San Damiano d'Asti Town Hall (Palazzo Carlevaris)
Located 15 km from the provincial capital (Asti) and 45 from the regional capital (Turin), the city of San Damiano d'Asti is a village of the Upper Monferrato, almost in the center of the Colline Alfieri, a territory formed by the extreme edges of the Langhe, Monferrato and the Roero.
The village has developed on a low hill (the highest point reaches 339 meters) on the left side of the Borbore stream and consists of three large villages developed around the historic center: Borgo Rondò to the north-east (towards Asti), Borgo Piano to the west and Borgo San Rocco to the south.
Among the vineyards of the surrounding hills are scattered the numerous farmhouses and hamlets of the village.
• Palazzo Carlevaris
Built in the 18th century.
It was the residence of Counts Carlevaris.
Today it houses the municipal offices.
For more information: https://www.sandamianoda.it/Itinerari/Visitare/Palazzo-Carlevaris
• The urban aspect
The current urban fabric of San Damiano, when compared to the city plan recorded for the land registry in the eighteenth century, does not appear much changed, rather it is still well-read the original features of a preordained medieval system, typical of the villae novae.
Even today, in fact, the city's axes are via Roma and the central Piazza Libertà; on the sides, forming a road network with regular development, a series of minor roads branch off, in which some buildings of medieval origin are observed, restored in later periods.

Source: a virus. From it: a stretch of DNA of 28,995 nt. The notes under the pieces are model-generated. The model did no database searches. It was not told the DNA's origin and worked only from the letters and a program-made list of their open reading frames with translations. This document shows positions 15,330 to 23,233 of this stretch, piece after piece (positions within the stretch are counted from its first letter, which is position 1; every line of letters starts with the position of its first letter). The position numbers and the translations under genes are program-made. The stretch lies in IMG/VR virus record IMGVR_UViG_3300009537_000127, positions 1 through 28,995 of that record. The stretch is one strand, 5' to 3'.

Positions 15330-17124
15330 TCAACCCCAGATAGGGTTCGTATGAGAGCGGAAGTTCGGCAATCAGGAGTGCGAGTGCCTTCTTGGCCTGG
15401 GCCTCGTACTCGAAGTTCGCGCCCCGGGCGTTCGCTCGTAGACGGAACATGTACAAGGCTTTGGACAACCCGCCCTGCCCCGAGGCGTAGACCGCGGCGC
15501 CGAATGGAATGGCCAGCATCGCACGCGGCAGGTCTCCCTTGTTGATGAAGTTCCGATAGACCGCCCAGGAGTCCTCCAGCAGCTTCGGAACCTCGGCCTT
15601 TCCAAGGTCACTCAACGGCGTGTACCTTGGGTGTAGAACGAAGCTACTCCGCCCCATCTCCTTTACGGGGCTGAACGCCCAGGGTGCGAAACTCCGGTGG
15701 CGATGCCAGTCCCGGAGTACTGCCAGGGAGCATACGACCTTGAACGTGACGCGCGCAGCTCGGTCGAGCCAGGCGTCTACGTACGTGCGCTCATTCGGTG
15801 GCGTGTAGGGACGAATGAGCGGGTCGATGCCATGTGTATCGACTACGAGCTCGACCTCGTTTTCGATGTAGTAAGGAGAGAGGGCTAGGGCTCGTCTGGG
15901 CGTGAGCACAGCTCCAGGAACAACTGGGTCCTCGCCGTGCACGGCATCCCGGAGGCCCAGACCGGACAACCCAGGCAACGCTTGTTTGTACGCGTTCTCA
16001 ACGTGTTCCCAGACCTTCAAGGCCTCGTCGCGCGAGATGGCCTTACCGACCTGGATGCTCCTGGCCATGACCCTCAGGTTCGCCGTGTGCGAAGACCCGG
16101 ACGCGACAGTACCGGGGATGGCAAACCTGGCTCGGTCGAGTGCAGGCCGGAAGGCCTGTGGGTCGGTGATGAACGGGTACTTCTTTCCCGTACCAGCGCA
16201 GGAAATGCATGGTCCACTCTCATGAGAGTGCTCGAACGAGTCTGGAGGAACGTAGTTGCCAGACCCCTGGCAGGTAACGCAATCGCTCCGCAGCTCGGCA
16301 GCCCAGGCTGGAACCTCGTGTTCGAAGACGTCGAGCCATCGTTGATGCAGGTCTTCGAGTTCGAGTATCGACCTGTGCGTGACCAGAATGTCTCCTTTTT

From Piazza Camisola, looking towards Canale, stands the new city. But returning to the historic center of San Damiano, we briefly retrace the most representative buildings that can be seen along Via Roma and Piazza Libertà.
Renovated in the eighteenth century, on probable preexisting medieval, is Casa Castelli, which was the home of the architects Giuseppe and Filippo Castelli, originally from Varese but residing in Piedmont.
The building, in exposed brick, located on the corner between via Roma and via Gioberti, is on two floors on porch and was designed - reports the Daneo - by the same Filippo, author, among other things, also the bell tower of the beautiful Brotherhood of St. Joseph.
Next to Casa Castelli is a building where the features of Gothic architecture are more clearly legible, especially after the recent restoration: see for example the splaying of the lower part also open to a portico, the latter element that characterizes the entire center historical according to the characteristic Po Valley form. On reaching Piazza Libertà, some noteworthy Baroque palaces immediately stand out. First the ancient Town Hall which, erected on a portico with twin pillars and round arches, is internally connected to Palazzo Vagnone, uniform to the first in external decorative characters.
The council building, which was built in 1763-64 on a previous design by Giuseppe Castelli by the entrepreneur Domenico Conza, from Lugano, however, soon turned out to be insufficient to contain the municipal offices, so much so that, after acquiring Palazzo Vagnone, the common in 1884 he entrusted the restructuring to the engineer Giuseppe Bistolfi of Alessandria to adapt it to contain the elementary schools.
The new seat of the municipality then became the Palazzo Carlevaris, so named after the owner who acquired it in 1884. Interior, which runs on two floors, to which is added a third formed by mezzanines (open, in all probability, at the time of the nineteenth-century restructuring), it is distinguished by the beautiful stately rooms with stuccoes, frescoes and painted overlays.